The Bentege name has descended through the generations from the ancient Anglo-Saxon
culture. Their name comes from having lived at either Bendish
, or Bendish Hall,
which was located in Radwinter in the county of Essex.
Early Origins of the Bentege family
The surname Bentege was first found in Essex
where they held a family seat
from very ancient times, some say well before the Norman Conquest
and the arrival of Duke William at Hastings in 1066 A.D.
Early History of the Bentege family
This web page shows only a small excerpt of our Bentege research.Another 137 words (10 lines of text) covering the years 1st , 1607 and 1674 are included under the topic Early Bentege History in all our PDF Extended History products and printed products wherever possible.
Bentege Spelling Variations
Only recently has spelling become standardized in the English language. As the English language evolved in the Middle Ages, the spelling of names changed also. The name Bentege has undergone many spelling variations
, including Bendish, Bendidge, Benditch, Bendige and others.
Early Notables of the Bentege family (pre 1700)
Another 40 words (3 lines of text) are included under the topic Early Bentege Notables in all our PDF Extended History products and printed products wherever possible.
Migration of the Bentege family to the New World and Oceana
To escape the unstable social climate in England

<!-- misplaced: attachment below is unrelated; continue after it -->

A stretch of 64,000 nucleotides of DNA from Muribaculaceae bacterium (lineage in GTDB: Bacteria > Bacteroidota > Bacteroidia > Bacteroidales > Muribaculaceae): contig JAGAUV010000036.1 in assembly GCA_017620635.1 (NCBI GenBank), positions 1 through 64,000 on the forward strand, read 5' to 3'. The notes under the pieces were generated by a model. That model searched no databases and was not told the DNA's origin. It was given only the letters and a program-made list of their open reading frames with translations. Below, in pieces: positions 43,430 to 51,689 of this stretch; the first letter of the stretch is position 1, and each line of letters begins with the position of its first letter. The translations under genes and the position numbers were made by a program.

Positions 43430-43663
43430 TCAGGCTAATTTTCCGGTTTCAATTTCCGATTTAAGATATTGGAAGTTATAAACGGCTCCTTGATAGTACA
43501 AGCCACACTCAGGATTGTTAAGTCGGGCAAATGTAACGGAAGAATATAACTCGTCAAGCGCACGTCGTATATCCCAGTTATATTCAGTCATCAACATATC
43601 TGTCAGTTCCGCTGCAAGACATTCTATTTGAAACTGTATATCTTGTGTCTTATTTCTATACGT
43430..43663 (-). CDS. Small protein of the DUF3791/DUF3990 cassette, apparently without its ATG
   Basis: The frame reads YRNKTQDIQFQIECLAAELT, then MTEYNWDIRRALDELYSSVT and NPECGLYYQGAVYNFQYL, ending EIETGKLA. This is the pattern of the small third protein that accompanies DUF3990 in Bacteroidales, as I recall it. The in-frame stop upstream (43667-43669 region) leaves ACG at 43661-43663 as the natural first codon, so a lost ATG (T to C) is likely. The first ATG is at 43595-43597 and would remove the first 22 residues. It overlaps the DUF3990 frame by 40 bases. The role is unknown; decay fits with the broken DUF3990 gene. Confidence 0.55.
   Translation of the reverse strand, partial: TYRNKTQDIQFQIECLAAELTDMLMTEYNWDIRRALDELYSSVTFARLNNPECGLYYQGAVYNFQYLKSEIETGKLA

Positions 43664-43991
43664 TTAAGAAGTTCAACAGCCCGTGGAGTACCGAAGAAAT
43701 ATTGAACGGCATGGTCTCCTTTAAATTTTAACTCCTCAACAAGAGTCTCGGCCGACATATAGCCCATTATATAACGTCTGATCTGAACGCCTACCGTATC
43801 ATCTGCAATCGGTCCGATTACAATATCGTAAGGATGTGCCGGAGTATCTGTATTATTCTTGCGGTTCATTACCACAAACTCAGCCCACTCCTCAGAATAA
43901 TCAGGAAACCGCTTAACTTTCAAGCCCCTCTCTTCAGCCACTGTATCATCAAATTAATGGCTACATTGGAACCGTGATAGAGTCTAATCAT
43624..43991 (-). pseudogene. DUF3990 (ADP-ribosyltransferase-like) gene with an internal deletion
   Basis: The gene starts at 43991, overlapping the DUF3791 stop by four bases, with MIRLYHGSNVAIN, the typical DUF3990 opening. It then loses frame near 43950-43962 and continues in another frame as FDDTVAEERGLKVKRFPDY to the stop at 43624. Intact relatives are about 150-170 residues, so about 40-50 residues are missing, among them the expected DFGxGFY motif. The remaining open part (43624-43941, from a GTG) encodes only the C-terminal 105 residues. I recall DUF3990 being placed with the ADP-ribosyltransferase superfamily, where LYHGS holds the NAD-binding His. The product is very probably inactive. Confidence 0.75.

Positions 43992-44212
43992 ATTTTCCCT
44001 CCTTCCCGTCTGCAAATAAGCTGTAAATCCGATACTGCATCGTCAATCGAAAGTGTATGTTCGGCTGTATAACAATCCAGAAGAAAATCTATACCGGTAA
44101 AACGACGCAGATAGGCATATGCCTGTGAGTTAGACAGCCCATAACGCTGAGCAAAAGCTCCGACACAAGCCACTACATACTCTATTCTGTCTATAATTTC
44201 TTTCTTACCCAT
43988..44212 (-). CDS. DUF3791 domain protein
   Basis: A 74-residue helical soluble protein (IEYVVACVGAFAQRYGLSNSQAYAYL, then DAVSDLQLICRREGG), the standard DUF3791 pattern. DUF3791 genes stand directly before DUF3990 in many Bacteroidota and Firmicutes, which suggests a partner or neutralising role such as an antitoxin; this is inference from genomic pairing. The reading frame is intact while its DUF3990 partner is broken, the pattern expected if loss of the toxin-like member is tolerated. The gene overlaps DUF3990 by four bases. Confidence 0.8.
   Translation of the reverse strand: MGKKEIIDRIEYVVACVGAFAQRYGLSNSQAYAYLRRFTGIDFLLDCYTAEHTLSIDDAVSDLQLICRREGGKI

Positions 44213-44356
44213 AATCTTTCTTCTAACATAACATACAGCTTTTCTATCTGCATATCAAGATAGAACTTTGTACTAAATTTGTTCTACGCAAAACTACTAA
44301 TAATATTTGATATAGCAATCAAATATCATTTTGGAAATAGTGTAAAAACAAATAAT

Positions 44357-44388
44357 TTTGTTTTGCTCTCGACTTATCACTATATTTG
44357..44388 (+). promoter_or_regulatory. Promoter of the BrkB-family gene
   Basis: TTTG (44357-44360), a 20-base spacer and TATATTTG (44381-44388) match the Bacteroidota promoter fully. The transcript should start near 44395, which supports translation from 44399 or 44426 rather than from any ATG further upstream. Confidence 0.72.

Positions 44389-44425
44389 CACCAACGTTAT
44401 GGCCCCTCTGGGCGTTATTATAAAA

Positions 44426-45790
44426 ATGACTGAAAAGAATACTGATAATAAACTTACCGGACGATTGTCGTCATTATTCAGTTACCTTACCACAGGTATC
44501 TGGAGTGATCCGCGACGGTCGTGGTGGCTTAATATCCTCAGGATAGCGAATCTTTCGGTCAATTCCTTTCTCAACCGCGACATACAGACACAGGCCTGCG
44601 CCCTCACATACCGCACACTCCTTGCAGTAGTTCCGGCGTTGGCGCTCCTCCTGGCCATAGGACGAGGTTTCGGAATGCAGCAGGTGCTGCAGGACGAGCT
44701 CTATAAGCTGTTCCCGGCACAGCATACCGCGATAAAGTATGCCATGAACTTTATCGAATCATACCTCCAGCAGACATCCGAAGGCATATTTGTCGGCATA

of this time, many families boarded ships for the New World with the hope of finding land, opportunity, and greater religious and political freedom. Although the voyages were expensive, crowded, and difficult, those families that arrived often found greater opportunities and freedoms than they could have experienced at home. Many of those families went on to make significant contributions to the rapidly developing colonies in which they settled. Early North American records indicate many people bearing the name Bentege were among those contributors: Edward Bendige who settled in Virginia in 1623; Thomas Bendish settled in Barbados in 1679.
The Bentege Motto
The motto was originally a war cry or slogan. Mottoes first began to be shown with arms in the 14th and 15th centuries, but were not in general use until the 17th century. Thus the oldest coats of arms generally do not include a motto. Mottoes seldom form part of the grant of arms: Under most heraldic authorities, a motto is an optional component of the coat of arms, and can be added to or changed at will; many families have chosen not to display a motto.
Motto: Utraque pallade
Motto Translation: With either Pallas.